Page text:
Platform technology

Embracing technology: Tiller's Proposed Laws of Robo-Advice

David Tiller

What does the future hold for the advice industry? David Tiller explores this and proposes some robo-advice laws.

"The future is a foreign country – they do things differently there". The futurist John Mahaffie took the famous quote by L. P Hartley about the past, and turned it around - to make something more thought provoking (sorry, L.P.). It resonates particularly in the world of financial advice, as it's clear technology has a huge role to play in the future of our market.

But just ten years ago, when Standard Life launched their new wrap platform, there was a lot of uncertainty. We didn't have a clear vision of where the market was going, and at the time it was dominated by standalone retail products, fund supermarkets and trail commission.

Not only that, RDR wasn't on the radar, we didn't know about the move to adviser charging, and platform unbundling was years away. And of course, until recently, we hadn't heard of the phrase 'pension freedoms' – probably the single most fundamental change there's been to the market in many years.

John Mahaffie went on to say that "In considering a future time, you have to reckon with a whole thing: a complete culture, marketplace, society, community, industry, and all the things that shape them. Too often we don't, we take up one change that we think is powerful and important, and leave most everything else like it is."

So when you hear about the future of financial advice, think about the fact that some ideas may never be deployed in the way described – and remember that one single thing probably won't change the market. And don’t be afraid. Recent headlines are causing panic, suggesting that the entire world of finance should fear job replacement by robo-advisers. It's a scary prospect, but the fact is, there is hope – and that hope comes from the past.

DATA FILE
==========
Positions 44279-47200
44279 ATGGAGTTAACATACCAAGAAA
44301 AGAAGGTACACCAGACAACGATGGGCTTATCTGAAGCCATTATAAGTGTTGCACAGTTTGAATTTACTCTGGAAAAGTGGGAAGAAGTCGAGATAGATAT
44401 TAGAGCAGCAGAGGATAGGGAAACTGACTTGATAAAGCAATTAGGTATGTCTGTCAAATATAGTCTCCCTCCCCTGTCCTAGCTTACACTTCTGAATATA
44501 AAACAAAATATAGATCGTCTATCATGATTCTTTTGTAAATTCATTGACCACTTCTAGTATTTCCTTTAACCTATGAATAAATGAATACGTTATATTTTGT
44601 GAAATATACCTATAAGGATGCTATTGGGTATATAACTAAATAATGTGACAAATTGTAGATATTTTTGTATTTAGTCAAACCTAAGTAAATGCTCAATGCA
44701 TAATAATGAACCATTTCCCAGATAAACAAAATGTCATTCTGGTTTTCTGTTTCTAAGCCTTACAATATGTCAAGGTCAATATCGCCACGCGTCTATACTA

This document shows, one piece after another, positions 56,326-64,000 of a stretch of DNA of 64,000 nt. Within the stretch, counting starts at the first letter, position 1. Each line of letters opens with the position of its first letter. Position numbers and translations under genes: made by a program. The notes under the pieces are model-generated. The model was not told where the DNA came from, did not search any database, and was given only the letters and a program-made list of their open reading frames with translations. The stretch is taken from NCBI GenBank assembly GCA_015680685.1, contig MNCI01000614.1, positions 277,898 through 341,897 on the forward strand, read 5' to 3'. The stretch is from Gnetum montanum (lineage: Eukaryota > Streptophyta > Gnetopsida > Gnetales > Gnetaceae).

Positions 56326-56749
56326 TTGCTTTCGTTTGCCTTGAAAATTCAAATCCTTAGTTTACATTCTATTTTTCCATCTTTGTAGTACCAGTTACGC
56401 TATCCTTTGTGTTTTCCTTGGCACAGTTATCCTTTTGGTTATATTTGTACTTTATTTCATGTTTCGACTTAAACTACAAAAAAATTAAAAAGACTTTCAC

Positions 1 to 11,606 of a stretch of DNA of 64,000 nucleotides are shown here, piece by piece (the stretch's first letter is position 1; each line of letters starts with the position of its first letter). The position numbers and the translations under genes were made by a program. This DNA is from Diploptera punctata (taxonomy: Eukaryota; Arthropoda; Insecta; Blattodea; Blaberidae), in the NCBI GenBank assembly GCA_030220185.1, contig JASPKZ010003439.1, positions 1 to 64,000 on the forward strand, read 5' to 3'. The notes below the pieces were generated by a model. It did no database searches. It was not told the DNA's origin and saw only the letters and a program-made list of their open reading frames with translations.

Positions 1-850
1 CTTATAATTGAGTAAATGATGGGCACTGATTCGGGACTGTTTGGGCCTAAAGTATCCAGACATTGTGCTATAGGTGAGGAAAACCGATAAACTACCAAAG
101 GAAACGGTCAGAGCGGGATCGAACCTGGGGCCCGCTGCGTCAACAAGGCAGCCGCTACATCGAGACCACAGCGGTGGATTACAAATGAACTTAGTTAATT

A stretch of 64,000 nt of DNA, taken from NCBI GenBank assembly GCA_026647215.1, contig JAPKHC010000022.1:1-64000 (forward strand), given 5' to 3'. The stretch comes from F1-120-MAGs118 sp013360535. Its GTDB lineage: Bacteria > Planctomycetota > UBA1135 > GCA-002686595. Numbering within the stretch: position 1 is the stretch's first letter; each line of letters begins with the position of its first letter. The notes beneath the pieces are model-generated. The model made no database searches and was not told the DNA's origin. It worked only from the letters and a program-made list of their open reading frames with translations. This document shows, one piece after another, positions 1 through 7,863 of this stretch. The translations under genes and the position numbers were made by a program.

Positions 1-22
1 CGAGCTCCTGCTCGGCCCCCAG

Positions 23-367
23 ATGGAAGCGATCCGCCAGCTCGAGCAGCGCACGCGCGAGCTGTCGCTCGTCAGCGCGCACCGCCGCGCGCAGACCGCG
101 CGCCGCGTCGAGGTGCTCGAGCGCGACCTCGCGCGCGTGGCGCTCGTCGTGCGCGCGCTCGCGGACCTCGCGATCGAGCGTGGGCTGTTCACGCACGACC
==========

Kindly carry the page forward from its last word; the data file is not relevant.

Remember the same kind of headlines a few years ago, which told us how RDR would mean the 'end of the line for financial advice'? The predictions were wrong – just like they'll be wrong when it comes to robo-advice. Why? Because intermediation not advice was seen as adding value, and the point of advice was seen as a product sale. Both of which are not true: real advice doesn't need to have a product outcome.

Instead of worrying about Terminator-style robo-advisers, we should be focussing on client outcomes, value in advice, not intermediation – and being technology enabled. Just think: for a doctor, client outcome is critical too. And in medicine, technology has supported the delivery of favourable client outcomes, with material benefits delivered in the accuracy of filling prescriptions and making diagnoses.

It's been 50 years since sci-fi writer Isaac Asimov devised his famous Laws of Robotics, designed to ensure friendly robot behaviour. So I thought, for a bit of fun, I would update them with Tiller's Proposed Laws of Robo-Advice:

  1. A robo-adviser must not injure the reputation of the long-term savings and investment market or, through inaction, enable investors to come to harm.
  2. Advisers must accept that technology-enablement will materially enhance transactional activities to benefit investors and advisers alike.
  3. Both robo-advisers and advisers must accept that the fundamental rules of business do not change as a result of Rules 1 and 2.

The future might be a foreign country – but I’m sure it will be a welcoming one.